FIDO2 is the umbrella term for an open standard for authentication that does not rely on passwords. It was developed by the Fast Identity Online (FIDO) Alliance, an industry consortium whose broad membership consists of banks, e-commerce companies, payment providers, original equipment manufacturers (OEMs), technology firms and others.
What is Authentication?
Authentication is the process of confirming the identity of a user before granting that user access to a device, application or network.
As the initial step in the identity verification and access control process, the user typically presents physical or nonphysical information to the authentication platform.
The History of the FIDO Alliance
While security standards and protocols are nothing new, the FIDO Alliance celebrates its 10-year anniversary this month, July 2022. Here are a few early milestones:
July 2012 – The FIDO Alliance was founded by PayPal, Lenovo, Nok Nok Labs, Validity Sensors, Infineon and Agnitio, marking the onset of passwordless authentication protocol. In February 2013, the Alliance was launched publicly.
April 2013 – Google, Yubico and NXP joined the Alliance and brought with them the idea of an open, second-factor authentication protocol. Such second-factor devices were successfully deployed to Google employees as a precursor to publicly publishing the second-factor protocol.
February 2014 – Paypal and Samsung collaborated for the first deployment of FIDO authentication that enabled Samsung Galaxy S5 users to log in and shop with a simple finger swipe for online, mobile and in-store payments wherever PayPal was accepted.
December 2014 – The completed v1.0 passwordless protocol, FIDO Universal Authentication Framework (FIDO UAF), and the second-factor protocol, FIDO Universal 2nd Factor (FIDO U2F), were completed and published simultaneously. This is when production deployments of fully compliant v1.0 devices and servers began.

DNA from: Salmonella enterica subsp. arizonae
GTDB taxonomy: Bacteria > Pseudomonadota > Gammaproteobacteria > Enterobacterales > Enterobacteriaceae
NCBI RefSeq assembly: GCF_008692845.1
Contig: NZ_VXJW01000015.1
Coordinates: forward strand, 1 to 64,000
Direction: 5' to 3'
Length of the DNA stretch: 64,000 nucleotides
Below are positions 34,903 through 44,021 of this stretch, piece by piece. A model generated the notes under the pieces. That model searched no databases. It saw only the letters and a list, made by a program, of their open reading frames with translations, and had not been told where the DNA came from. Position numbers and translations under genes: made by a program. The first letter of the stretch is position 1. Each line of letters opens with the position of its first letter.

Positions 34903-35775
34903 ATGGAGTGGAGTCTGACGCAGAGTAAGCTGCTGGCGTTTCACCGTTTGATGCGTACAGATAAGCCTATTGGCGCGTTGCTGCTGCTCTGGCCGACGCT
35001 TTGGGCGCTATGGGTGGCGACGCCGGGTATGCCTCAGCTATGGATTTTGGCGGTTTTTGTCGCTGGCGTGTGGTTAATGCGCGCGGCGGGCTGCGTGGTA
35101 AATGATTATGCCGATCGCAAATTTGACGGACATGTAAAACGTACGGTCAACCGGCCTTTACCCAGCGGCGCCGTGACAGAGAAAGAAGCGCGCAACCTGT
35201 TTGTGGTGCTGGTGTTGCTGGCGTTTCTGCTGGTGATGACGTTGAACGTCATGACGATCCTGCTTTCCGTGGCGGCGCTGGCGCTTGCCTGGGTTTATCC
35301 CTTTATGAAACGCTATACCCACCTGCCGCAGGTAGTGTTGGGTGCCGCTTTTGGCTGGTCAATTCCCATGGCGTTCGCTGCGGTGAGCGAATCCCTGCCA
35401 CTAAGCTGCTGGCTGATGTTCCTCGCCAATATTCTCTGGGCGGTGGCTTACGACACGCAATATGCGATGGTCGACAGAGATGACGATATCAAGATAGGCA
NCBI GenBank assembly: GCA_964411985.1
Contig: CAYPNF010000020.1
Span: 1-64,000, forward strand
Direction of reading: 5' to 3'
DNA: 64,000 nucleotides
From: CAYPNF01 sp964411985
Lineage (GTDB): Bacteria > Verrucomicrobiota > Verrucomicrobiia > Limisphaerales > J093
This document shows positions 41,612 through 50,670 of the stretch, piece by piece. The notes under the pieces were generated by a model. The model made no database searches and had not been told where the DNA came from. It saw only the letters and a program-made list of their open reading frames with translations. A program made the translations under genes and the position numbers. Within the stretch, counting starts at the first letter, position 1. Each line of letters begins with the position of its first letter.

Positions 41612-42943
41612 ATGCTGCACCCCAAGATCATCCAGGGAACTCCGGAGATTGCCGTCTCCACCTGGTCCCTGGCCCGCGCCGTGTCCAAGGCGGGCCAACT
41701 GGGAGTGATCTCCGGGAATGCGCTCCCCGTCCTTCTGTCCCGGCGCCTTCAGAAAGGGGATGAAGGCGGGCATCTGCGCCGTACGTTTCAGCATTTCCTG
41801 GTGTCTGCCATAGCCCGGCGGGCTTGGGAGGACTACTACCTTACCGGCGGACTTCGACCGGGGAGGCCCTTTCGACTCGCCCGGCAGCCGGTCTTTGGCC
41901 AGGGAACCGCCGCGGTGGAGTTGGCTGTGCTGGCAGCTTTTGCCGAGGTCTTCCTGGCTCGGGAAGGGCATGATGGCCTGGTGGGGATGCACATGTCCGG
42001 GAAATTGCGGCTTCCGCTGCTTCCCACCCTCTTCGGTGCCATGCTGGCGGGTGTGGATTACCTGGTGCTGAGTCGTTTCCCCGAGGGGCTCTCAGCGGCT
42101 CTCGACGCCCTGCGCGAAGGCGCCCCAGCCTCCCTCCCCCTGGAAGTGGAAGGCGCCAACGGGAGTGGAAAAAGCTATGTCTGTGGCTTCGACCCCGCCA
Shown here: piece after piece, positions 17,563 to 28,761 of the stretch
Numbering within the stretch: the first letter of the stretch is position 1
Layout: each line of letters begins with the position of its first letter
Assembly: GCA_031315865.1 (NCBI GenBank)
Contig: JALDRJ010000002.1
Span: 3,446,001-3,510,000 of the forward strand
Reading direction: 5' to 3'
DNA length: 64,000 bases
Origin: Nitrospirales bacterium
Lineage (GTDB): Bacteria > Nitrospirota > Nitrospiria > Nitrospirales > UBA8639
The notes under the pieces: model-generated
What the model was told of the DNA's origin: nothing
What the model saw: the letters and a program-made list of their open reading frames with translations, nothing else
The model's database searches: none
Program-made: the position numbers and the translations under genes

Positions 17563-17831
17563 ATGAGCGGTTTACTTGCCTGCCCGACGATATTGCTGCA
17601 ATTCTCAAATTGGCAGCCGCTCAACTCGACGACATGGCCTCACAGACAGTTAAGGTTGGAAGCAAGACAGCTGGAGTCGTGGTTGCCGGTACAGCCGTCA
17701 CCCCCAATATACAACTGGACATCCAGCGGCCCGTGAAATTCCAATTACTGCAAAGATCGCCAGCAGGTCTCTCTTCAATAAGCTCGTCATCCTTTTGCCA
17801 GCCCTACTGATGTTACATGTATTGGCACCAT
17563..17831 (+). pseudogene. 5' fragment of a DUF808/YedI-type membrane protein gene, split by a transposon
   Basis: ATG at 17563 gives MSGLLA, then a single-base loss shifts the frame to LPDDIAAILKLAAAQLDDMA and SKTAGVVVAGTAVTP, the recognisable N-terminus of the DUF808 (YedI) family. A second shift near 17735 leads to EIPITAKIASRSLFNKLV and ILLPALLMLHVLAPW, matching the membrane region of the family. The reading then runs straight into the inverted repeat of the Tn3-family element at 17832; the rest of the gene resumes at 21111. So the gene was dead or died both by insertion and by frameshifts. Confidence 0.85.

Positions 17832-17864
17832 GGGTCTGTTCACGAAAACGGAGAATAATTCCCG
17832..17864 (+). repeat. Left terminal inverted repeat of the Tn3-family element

February 2015 – Microsoft announced that it would support FIDO authentication in Windows 10 based on its contributions to new FIDO specifications.
May 2015 – The Alliance introduced the FIDO Certified testing program, and the first FIDO Certified testing sessions were conducted.
The FIDO Alliance developed FIDO authentication standards in order for the process to be more secure than passwords, simpler for consumers to use, and easier for service providers to deploy and manage. The standards are based on public-key cryptography for authentication, enabling a replacement of password-only log ins with secure and fast experiences across websites and apps.
This is why such companies as Amazon, Apple, Google, Meta and Samsung are board-level members of the FIDO Alliance; as the providers of consumer-facing websites and apps, they seek more security and safety for users without compromising user experience.
“Traditional” authentication strategies, such as knowledge-based authentication (KBA), in which a user supplies a password or even an SMS one-time password (OTP), are no longer strong enough to keep devices and data safe. According to the FIDO Alliance, FIDO2 “reflects the industry’s answer to the global password problem” by addressing legacy authentication’s challenges as they pertain to security, usability, privacy and scalability.
Companies with FIDO2 authentication solutions must undergo rigorous testing and certification by FIDO to ensure that user credentials are decentralized, isolated and encrypted on users’ personal devices.
The user’s private key is generated from a biometric modality, such as a fingerprint or voice recognition, and is used to sign transactions initiated by a relying party. For even stronger security, some solutions ensure that private keys are protected in mobile devices’ hardware trust zones, separate from the device’s operating system.
FIDO in Action: FaceID & Hardware Keys
Some of the more popular devices used to authenticate a device or application include face authenticators and hardware keys.
A face authenticator app, such as FaceID offered by Apple, allows a user to log in to a mobile application like a banking or payment app using their face for authentication. Stronger than a static, two-dimensional photo, face authenticator apps provide liveness detection (such as eye blinking), to protect against fraud or spoofing. The captured face never leaves the security boundaries of the authenticator application.